Charge vs. Conviction
Can a broker turn down a potential tenant who wants to rent one of the broker’s properties if he has been charged for domestic abuse or other crimes?
The thing to keep in mind about criminal charges is they are charges. A person is innocent until proven guilty. Therefore, to use a criminal charge as a basis to reject an applicant is not an appropriate standard for tenant screening.
Arrest Records Under the Guidance
The guidance observes that a landlord or property manager with a policy or practice of excluding tenant applicants because of one or more prior arrests without any conviction cannot show that such policy or practice is necessary to achieve a substantial, legitimate, nondiscriminatory interest. Denying housing based on a record of arrest is not legitimate because arrests alone are not proof of guilt. Landlords must distinguish between arrests and convictions and cannot use arrests as the justification to deny applicants.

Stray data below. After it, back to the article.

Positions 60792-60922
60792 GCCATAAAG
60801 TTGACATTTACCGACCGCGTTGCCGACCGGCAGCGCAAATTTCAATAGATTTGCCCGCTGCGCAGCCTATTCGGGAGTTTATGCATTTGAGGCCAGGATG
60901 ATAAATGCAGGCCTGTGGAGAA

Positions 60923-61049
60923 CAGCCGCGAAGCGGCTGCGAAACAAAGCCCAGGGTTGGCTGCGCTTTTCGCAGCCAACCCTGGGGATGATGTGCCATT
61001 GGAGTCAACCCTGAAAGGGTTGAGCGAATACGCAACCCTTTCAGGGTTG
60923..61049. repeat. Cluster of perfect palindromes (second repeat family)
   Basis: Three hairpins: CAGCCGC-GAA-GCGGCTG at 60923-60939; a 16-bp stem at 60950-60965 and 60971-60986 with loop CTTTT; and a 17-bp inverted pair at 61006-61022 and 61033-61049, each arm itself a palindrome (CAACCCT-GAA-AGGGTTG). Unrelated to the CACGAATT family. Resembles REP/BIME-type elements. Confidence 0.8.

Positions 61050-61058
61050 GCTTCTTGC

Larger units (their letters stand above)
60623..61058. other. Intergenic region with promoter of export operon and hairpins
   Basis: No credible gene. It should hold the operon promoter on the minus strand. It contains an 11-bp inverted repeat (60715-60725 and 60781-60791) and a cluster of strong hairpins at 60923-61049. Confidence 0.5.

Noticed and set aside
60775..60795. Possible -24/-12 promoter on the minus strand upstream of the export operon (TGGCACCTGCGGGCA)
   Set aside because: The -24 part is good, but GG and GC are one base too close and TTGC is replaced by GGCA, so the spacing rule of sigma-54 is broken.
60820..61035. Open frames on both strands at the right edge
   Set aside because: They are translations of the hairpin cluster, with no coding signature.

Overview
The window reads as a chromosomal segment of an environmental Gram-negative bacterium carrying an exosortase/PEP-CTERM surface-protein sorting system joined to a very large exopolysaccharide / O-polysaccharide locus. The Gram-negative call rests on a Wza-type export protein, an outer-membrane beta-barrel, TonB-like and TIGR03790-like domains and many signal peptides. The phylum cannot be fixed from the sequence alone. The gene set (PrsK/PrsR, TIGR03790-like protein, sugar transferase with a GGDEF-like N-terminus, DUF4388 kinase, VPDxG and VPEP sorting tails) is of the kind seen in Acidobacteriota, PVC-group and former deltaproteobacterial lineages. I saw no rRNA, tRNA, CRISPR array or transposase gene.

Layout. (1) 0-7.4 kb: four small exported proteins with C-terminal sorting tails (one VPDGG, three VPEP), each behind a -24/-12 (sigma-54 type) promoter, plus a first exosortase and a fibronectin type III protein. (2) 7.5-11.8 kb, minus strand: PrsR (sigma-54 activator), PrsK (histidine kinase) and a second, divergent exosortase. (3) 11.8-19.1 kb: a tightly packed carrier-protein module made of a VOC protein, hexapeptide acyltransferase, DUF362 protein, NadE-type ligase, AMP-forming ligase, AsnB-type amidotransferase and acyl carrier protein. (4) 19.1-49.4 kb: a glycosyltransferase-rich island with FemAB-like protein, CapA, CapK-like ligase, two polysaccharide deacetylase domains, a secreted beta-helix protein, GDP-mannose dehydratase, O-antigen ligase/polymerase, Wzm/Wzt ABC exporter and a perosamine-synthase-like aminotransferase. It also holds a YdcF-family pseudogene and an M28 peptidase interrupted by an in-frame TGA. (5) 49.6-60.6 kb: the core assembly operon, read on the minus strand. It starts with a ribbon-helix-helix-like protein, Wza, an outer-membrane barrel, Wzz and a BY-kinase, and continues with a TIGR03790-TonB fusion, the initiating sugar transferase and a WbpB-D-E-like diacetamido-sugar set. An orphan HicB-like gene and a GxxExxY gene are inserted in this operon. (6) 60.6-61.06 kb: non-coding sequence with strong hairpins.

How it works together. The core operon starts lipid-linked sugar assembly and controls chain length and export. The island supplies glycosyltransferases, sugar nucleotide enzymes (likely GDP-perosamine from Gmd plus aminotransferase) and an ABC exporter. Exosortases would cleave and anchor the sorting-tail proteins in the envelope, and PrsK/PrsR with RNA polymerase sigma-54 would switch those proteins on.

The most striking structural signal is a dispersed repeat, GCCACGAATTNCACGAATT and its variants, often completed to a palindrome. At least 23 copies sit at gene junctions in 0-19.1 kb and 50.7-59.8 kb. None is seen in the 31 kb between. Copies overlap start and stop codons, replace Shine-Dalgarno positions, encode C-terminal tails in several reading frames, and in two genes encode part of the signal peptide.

Conviction Records Under the Guidance
While a record of conviction as opposed to an arrest will serve as sufficient evidence to prove that an individual engaged in criminal conduct, the guidance emphasizes to landlords that “blanket bans” are most likely illegal. A landlord with a blanket rejection of any person with any conviction record “no matter when the conviction occurred, the nature and severity of the conduct, or what the person has done since” will be unable to prove that such policy or practice is necessary to achieve a substantial, legitimate, nondiscriminatory interest.
Can the rejection of a tenant application based on conviction record be a fair housing violation based on protected classes?